Teaching Bachelor
Computer Science

Computer Science

The basis of all IT-relevant technologies is the mathematical representation of real-world problems in the form of algorithms. Computer Science deals with the development and application of such algorithms for nearly all technical devices as well as various computer-aided fields.

Theoretical computer science lays the groundwork by asking how and to what degree of complexity a problem can be represented algorithmically, while practical computer science develops methods and concepts to solve these problems (e.g. by creating custom software). Technical computer science, on the other hand, deals with the fundamental characteristics of hardware. Finally, application and realization are the domain of applied computer science. The Computer Science degree program follows a research approach. Mathematical/formal and algorithmic/systematic thinking are strongly emphasized.

In teaching degree programs for grammar and comprehensive schools, students choose two school subjects. Thus, in addition to Computer Science, students are enrolled for a second subject as well as educational sciences.


Possible lines of work:

Teaching at grammar and comprehensive schools. To teach at a German public school, candidates must follow up their bachelor’s degree with a Master of Education degree program as well as practical teacher training.

Production/development of IT systems (computer design, development of operating systems and user interfaces), positions in trade/consulting (system/application programming, IT organization, system support, training), employment on the user side (administration, maintenance/expansion of IT and programming systems, training/support), academia (teaching/research at universities, research institutions, etc.)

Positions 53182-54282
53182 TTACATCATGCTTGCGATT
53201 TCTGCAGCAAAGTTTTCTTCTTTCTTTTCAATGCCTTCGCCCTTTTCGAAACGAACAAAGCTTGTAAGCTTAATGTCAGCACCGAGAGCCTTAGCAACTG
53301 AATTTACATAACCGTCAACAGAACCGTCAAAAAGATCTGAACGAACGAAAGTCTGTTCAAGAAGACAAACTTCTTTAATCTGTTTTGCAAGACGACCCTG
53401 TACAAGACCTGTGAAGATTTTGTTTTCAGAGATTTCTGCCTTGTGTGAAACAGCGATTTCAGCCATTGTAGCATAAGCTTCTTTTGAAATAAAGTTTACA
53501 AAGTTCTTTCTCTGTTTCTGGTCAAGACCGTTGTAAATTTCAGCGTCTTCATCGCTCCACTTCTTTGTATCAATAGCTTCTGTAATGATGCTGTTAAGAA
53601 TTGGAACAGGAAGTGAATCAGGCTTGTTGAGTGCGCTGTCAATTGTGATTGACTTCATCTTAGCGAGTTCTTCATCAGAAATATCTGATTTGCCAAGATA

Open admission
Teaching Bachelor
Grammar/Comprehensive School
6 Semester
Winter semester

University entrance qualification (e.g. Abitur)

German language proficiency (register CEFR C1)

At the University of Bonn, multilingualism and cultural diversity are considered to be valuable resources that complement subject-specific qualifications. This is why, in addition to curricular language modules, students have access to a diverse range of language-learning offers, including the independent-study offers at the Center for Language Learning (Sprachlernzentrum, SLZ) in which they can autonomously learn a foreign language or enhance existing language skills. Furthermore, students can apply for the “Certificate of Intercultural Competence” free of charge, which promotes extra-curricular and interdisciplinary activities of international or intercultural nature.

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